Hackers likely to target IAM warns SailPoint

Companies should consider their identity and access management (IAM) systems as a likely point of attack, according to SailPoint

Companies should consider their identity and access management (IAM) systems as a likely point of attack, according to IAM software supplier SailPoint.

“The easiest way to get into a server room is to break into the key cabinet,” said Darran Rolls, chief technology officer and chief information security officer at SailPoint.

“Likewise, breaking into an organisation’s IAM system will give a hacker access to every IT system within that organisation,” he told the 2015 European Identity & Cloud (EIC) conference in Munich.

For this reason identity-as-a-service (IDaaS) is a particularly big attack surface, he said, because it is connected via the internet to a gateway on-premise.

“This is something organisations should be concerned about and it should be an issue they are focused on because IDaaS is potentially a massive attack surface,” said Rolls.

Keeping this high-value target safe is the combined task of the software supplier, the consultancy service or deployment partner, the IDaaS service provider and the user organisation, he said.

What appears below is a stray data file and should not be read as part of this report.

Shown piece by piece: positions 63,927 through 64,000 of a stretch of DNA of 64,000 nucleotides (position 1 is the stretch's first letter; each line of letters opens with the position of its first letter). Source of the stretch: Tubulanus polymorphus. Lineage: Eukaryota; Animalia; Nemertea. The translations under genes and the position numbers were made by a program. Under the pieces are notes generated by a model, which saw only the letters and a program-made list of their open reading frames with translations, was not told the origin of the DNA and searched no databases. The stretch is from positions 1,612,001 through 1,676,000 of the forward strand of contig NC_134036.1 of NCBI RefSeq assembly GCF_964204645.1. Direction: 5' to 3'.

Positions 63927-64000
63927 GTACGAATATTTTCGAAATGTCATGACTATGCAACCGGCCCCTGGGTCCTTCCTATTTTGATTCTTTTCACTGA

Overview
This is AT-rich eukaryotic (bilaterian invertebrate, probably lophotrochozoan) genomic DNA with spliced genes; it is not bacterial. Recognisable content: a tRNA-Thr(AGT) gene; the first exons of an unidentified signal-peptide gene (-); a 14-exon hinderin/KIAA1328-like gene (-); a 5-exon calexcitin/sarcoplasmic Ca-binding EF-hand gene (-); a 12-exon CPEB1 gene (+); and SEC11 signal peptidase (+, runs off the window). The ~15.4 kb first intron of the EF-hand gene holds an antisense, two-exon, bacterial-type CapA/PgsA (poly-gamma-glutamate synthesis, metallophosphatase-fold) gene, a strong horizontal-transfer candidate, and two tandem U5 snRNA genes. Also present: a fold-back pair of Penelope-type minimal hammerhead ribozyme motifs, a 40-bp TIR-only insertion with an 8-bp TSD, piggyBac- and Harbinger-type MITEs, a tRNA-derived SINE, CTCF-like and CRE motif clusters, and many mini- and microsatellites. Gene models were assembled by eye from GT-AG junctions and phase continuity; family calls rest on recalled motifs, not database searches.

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First, the software must be secure by design and able to withstand basic and common attacks such as cross-site scripting (XSS).

The software must also use the most secure forms of encryption, developers must be trained to create secure code, and code needs to be rigorously security tested.

“The software industry needs to take responsibility for setting and following best practices to ensure code is secure by design,” said Rolls.

Consultancy services or deployment partners should ensure deployments are hardened, default passwords are changed, HTTPS is used everywhere and that they understand and compensate for the supplier’s weaknesses and follow best practice.

IDaaS suppliers need to understand the attack surface and mitigate any weaknesses “supercharge” their cryptography, “supercharge” their secure sockets layer (SSL), use DevOps for their security and engage outside specialists to test and advise.

User organisations need to ask the right questions beforehand and then rigorously security test implementations, understand the vulnerabilities and monitor behaviour so they can respond if any anomalies are detected.

“Asking the right questions includes finding out how IDaaS providers test their services and what incident response plans they have in place,” said Rolls.

“User organisations should prepare for an attack because it is coming,” he said.

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